Translation memories (TM): the reality
Although these programs may be called translation memories, some of them are designed with the manager in mind more than the translator.
Since TMs allow the user to instantly find parts of previous translations, it can be tempting to use them to automatically translate parts of a text and just give the rest to a translator (which some translators call “translating the holes”). This might sound like a good idea, but a word of caution: if you don’t know how to use the tool properly, the consequences can be disastrous.
First of all, any text—whether a press release, annual report or user manual—is more than a patchwork of words or sentences. It is put together following a specific logic and structure, which are hardly random. The text forms a whole, and that’s what makes it effective.
Translating just a part of a document can ruin this unity and completely nullify the effort you put into giving it punch and pizzazz.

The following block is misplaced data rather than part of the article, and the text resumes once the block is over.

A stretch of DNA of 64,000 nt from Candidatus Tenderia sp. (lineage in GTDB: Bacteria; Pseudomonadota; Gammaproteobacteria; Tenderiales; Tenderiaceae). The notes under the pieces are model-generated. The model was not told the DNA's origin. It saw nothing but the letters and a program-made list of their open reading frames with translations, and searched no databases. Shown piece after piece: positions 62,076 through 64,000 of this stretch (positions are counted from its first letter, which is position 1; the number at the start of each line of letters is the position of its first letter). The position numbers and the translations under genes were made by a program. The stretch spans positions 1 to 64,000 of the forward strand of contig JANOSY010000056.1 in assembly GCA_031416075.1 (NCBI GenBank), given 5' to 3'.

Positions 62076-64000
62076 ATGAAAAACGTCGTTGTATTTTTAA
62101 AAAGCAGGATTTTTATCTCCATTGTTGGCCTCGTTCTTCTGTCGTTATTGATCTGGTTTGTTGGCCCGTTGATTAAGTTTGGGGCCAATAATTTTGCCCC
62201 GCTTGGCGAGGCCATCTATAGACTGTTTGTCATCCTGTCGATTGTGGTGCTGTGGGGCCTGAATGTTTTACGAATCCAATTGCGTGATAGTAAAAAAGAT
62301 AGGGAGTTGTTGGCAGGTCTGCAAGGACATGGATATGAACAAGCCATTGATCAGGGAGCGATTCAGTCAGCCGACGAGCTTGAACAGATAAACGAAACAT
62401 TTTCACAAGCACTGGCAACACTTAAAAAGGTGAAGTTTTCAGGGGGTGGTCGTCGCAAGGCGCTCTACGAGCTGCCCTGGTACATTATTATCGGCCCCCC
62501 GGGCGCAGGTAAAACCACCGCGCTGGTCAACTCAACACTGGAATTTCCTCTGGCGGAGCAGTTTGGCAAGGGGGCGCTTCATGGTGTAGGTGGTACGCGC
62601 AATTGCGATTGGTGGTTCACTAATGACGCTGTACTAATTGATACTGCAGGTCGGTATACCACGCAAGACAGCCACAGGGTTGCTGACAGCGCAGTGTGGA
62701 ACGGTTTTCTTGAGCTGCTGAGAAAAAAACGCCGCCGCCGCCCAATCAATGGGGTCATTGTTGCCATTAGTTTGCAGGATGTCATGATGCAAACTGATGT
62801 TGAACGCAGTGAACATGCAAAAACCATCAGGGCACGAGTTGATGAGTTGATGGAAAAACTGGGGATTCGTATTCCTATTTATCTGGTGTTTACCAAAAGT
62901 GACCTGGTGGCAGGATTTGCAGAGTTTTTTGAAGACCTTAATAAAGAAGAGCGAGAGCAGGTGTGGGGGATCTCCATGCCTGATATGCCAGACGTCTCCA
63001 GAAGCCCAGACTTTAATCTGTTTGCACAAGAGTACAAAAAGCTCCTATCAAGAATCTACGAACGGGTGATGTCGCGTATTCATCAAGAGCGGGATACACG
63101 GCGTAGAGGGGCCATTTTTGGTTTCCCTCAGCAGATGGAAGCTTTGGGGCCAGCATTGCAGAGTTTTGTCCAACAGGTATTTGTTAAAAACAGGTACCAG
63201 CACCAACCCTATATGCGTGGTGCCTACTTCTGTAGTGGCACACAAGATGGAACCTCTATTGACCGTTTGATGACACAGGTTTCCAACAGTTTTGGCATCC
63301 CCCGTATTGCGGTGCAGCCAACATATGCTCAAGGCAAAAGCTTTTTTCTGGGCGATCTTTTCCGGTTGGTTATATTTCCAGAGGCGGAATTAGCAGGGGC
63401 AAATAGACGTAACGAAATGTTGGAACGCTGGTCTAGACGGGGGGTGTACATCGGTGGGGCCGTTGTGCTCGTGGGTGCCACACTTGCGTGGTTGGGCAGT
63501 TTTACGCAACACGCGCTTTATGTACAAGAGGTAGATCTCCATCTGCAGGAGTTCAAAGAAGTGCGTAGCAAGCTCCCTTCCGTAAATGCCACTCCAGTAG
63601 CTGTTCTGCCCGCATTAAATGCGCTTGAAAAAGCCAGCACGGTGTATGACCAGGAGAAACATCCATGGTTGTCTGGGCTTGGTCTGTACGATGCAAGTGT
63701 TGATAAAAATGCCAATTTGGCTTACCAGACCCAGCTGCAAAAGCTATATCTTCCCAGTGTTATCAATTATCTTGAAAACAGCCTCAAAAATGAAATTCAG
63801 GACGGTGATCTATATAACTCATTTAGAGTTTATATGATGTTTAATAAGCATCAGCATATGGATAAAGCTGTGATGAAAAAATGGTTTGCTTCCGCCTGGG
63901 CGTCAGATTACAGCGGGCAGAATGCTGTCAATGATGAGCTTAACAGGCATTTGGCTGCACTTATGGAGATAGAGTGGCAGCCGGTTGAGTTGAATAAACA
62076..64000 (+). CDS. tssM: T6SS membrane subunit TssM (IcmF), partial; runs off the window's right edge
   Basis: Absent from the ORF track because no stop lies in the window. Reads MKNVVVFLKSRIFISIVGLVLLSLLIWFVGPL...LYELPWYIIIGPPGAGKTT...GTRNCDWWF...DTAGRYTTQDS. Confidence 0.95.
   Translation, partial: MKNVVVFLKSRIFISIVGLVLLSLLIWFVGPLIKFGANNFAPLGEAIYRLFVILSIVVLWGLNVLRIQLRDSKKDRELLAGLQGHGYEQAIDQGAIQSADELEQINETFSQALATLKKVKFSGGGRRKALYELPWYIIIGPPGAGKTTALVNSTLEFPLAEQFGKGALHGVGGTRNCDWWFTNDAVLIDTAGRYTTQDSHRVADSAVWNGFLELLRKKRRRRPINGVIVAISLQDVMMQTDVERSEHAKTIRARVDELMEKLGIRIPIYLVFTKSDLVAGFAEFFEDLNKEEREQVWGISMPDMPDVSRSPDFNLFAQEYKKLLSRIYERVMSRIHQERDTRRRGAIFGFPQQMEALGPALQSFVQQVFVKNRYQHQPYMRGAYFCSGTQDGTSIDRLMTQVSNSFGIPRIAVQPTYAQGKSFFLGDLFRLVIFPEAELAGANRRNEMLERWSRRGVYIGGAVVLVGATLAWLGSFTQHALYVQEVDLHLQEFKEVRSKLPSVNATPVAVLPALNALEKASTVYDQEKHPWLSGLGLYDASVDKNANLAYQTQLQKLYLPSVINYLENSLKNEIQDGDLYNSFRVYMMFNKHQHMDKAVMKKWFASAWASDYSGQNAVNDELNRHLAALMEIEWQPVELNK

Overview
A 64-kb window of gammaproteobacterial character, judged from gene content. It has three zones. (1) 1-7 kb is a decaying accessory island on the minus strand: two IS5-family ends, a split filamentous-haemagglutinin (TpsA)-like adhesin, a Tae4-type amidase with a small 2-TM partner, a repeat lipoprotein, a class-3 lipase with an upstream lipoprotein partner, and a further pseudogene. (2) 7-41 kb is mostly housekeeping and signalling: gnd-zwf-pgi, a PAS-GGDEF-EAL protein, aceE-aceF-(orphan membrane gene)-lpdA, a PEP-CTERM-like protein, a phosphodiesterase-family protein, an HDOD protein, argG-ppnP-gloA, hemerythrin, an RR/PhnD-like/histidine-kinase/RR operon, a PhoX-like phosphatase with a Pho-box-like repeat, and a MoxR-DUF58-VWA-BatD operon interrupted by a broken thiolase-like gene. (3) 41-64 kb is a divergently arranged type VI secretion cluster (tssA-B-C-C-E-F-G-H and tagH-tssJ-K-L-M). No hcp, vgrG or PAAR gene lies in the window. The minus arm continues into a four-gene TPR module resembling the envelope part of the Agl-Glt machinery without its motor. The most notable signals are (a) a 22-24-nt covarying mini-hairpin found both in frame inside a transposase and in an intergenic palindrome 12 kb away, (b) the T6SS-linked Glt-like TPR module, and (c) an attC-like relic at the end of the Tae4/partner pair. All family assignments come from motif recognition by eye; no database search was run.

Second, some people think they can keep human translation to a minimum by putting anything they come across into a TM, regardless of quality. As a result, the larger the TM, the more polluted it becomes with translations that are either poor in quality or disconnected from the document to translate.
For a translation memory to be truly effective, it must contain only quality-assured translations, as well as be regularly reviewed so as to purge irrelevant sentences. Because this is a lengthy process, it is almost never done. Over time, translation memories become monstrous and out of control, sometimes yielding dubious results.
Finally, all this comes at a price. Technology can offer us powerful and effective tools… but only if we know how to use them properly. If not, instead of those hoped-for savings, you just might end up with a translation that needs to be rewritten from scratch.
(to be continued)
Translated by Joachim Lépine, C. Tr